Regarding the film cost, when you think of how much you have spent on your equipment, you will tend to shoot more...as the film cost is just a fraction out of the money spent on the tools.
    i agree that a F80 or an EOS 30 can last much much much longer than any base class camera, but then again if you're new to photography (no reference to yeppie99), would you rather pay big bucks for stuff like Focus-Lock, 5fps drive, Wireless TTL flash, blah blah blah when you're just starting out in photography?

    chances are that with more features and automation, the beginner will get even more confused, and reliant on the camera features.

    i believe that the first camera would be a learning tool, and to discover what the user intends to to with the camera. then the next logical upgrade would be inline with his/her needs. for example, if you're into macro shots you wouldn't buy a 200mm f/2.8 just because it's available, right?

  17. #77

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    Originally posted by Kho King
    Let me help you to decide.

    Go for Nikon if you plan/want/hope to enjoy the mechanical/manual range of Nikon. Eg. FM2, FM3A, F3hp, F2, FE...Old Nikkors manual focus.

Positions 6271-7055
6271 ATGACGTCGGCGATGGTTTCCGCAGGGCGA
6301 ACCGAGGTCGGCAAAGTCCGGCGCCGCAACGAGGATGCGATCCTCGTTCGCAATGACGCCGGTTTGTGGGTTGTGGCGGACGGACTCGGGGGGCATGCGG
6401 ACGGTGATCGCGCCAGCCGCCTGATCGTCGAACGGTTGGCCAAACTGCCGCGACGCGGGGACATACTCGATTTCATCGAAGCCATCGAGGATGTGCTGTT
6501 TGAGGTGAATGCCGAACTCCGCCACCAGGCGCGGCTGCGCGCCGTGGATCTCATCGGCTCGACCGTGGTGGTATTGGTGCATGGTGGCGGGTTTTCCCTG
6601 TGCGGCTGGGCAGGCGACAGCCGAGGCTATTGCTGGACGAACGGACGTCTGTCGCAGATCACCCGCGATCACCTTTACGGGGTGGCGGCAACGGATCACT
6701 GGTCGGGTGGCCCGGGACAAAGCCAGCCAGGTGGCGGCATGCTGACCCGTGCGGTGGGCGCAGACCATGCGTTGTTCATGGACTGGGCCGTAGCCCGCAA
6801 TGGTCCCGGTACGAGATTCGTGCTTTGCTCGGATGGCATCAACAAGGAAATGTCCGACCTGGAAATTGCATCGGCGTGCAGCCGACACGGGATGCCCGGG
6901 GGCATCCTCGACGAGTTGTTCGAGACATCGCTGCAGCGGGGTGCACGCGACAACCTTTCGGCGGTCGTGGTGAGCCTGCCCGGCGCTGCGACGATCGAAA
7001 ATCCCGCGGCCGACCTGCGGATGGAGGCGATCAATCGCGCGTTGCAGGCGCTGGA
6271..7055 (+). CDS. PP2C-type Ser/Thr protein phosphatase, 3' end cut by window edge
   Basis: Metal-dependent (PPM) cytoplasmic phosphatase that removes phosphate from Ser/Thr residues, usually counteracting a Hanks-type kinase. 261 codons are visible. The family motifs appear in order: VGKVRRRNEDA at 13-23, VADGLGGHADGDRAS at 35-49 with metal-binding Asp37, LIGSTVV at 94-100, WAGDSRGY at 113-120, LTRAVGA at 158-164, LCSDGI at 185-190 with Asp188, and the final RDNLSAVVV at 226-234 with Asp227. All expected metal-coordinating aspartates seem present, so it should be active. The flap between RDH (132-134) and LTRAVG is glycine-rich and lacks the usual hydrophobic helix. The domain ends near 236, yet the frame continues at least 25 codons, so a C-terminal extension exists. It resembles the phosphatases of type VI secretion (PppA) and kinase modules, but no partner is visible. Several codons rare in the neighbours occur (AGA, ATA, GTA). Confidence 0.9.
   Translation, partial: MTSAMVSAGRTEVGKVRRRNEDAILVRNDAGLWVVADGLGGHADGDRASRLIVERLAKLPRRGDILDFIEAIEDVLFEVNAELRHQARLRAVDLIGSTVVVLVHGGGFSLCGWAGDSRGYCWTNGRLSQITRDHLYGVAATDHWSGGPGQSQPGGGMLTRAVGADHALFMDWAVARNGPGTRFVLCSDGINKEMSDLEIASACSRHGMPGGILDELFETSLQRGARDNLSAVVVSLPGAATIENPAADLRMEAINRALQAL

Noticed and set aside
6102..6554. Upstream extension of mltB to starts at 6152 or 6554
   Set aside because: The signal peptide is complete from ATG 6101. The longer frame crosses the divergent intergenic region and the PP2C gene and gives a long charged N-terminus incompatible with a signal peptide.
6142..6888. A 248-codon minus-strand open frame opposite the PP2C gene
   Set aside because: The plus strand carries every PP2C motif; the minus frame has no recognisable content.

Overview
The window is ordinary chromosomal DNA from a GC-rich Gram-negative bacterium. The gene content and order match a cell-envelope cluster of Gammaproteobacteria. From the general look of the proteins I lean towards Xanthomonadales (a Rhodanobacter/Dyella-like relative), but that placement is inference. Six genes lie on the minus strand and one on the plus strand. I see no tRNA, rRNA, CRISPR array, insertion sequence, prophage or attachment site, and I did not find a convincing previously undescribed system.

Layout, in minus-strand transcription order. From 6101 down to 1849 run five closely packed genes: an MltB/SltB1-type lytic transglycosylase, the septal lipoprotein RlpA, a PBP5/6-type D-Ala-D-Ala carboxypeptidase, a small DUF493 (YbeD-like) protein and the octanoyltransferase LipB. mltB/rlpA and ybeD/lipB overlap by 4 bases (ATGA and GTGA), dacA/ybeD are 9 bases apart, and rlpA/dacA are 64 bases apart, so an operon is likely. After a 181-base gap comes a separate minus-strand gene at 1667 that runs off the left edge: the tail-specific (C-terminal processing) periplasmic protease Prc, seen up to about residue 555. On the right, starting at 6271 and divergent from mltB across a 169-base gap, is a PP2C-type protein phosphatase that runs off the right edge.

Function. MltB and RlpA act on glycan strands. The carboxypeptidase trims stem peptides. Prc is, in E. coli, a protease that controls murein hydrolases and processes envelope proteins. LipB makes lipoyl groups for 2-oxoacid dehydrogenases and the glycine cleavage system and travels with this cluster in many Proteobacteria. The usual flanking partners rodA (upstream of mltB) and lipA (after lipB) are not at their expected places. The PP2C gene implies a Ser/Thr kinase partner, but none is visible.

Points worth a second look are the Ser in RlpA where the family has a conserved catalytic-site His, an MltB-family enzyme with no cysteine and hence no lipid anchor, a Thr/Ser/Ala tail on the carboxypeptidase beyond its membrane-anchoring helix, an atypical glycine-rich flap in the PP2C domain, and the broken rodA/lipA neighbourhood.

Go for Canon if you want the lastest gadget. Eg. USM, IS.
    Uh... what bullshit is that?

  18. #78

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    Just wondering, since I don't really bother with specs like some people do. What's the major difference between F65 and F80 that you must buy the F80 over the F65? Considering that you're gonna buy it firsthand, of course.

  19. #79
    Senior Member Kit's Avatar
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    Originally posted by Richard


    Uh... what bullshit is that?
    That's an open invitation to a typical brand war. Why bother with a statement that contains no substance at all?

  20. #80

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    you are right .. all those camera features easily confuse a beginner. it's a difficult choice to make such that to get a camera that will satisfy the needs for a long while and as well as justify the cost of entering a new hobby. not to mention, it's hard to understand all the mambo jambo in the reviews.